From the beginning of the play, Hamlet is confident in the inability of others to know what is going on in his mind based on his actions. Upon being questioned by his mother about why he still seems bothered by his father’s death, he tells her that he does not simply seem to be grieving, he is, and that his displays of grief cannot “denote [him] truly,” because “they are actions that a man might play,” while his sorrow is real (1.2.76-86). This claim reveals Hamlet’s belief that his outward nature cannot reveal his inner one, and, as Skulsky notices, “gives no grou...
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...never truly know another’s inner nature. If Hamlet’s scenario is not convincing enough, an examination of the situations of Polonius— whose attempts to see into Hamlet’s interior based on Hamlet’s actions get him killed— and Claudius— who also falls prey to the belief that his soul is impenetrable and dies as a result of it— may be helpful. As Hamlet demonstrates, there exist certain moral principles beyond human control, and sometimes, as in Hamlet’s case, they are better left unchallenged.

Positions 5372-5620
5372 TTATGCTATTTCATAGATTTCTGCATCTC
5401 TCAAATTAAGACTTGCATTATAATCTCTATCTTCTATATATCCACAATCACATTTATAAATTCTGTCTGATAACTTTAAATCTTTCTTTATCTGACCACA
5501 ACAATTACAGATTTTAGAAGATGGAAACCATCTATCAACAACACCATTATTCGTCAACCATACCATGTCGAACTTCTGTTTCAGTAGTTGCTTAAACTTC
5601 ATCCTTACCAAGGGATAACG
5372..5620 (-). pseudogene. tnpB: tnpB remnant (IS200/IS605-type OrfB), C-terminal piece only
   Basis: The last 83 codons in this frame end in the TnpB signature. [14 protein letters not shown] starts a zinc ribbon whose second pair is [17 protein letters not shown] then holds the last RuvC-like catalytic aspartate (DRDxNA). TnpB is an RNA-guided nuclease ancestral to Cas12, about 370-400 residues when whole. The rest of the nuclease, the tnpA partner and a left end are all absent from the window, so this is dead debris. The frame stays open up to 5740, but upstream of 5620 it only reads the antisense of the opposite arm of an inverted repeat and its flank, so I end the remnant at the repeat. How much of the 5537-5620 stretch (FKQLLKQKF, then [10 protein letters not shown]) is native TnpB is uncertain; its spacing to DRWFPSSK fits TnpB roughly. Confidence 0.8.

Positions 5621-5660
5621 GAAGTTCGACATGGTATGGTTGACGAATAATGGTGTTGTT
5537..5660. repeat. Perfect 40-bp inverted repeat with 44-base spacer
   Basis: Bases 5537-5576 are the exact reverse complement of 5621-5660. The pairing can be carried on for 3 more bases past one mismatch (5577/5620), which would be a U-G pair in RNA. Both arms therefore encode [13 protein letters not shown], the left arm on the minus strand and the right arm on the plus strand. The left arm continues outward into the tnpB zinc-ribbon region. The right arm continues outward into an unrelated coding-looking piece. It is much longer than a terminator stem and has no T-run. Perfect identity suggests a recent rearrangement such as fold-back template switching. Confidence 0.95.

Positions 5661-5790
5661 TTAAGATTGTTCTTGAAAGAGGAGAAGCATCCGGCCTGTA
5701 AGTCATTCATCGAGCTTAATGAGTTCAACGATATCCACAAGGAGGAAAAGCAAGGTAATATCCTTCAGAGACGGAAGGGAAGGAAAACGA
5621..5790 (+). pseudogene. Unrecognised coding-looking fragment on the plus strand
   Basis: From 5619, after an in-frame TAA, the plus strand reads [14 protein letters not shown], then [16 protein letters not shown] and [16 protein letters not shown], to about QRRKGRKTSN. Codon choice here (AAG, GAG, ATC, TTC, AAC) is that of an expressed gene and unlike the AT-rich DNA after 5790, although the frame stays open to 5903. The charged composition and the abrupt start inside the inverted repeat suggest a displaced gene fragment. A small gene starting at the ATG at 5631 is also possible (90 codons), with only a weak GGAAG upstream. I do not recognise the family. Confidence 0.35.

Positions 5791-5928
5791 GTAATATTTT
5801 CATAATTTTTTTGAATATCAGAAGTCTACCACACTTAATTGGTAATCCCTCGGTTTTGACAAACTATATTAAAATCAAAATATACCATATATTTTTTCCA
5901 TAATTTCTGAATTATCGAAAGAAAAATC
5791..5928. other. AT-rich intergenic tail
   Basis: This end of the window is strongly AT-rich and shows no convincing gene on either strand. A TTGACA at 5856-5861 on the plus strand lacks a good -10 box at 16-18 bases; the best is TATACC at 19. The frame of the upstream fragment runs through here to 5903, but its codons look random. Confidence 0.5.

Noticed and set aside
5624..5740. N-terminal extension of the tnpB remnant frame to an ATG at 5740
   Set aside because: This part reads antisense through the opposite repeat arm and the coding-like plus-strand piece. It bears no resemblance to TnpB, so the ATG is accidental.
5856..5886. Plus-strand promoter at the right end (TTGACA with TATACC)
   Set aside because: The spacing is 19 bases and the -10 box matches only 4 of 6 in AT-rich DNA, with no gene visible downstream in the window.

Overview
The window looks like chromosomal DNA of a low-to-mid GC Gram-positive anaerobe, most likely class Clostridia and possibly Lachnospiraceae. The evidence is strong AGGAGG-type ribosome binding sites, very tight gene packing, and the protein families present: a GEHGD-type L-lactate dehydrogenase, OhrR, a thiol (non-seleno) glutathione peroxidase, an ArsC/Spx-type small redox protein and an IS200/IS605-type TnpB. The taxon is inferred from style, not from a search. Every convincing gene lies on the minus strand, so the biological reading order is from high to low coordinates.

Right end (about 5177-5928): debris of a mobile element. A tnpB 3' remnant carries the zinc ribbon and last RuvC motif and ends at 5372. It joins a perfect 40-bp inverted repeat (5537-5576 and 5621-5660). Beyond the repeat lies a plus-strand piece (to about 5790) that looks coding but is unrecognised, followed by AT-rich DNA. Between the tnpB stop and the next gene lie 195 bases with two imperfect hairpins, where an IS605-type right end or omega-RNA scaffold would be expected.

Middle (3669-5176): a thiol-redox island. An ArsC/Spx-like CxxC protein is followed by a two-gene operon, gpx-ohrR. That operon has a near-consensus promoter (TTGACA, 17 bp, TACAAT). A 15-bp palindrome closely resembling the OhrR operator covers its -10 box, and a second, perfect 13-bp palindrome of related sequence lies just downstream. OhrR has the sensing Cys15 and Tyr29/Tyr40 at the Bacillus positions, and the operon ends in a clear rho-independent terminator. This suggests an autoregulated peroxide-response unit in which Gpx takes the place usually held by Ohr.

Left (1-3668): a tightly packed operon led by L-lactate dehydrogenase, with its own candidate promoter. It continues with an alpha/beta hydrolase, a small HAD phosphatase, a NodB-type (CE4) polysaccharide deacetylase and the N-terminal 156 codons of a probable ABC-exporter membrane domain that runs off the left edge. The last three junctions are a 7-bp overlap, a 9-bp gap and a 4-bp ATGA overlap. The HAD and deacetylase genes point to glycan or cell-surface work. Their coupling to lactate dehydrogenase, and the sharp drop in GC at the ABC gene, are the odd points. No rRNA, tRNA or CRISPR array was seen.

n Hamlet’s case, they are better left unchallenged.
Shakespeare, William. “Hamlet.” Norton Introduction to Literature. Ed. Alison Booth and Kelly J.
Mays. Portable 10th ed. New York: W. W. Norton and Company, 2011. 1024-1129. Print.
Skulsky, Harold. “‘I Know My Course’: Hamlet’s Confidence.” PMLA 89.3 (May 1974): 477-86.
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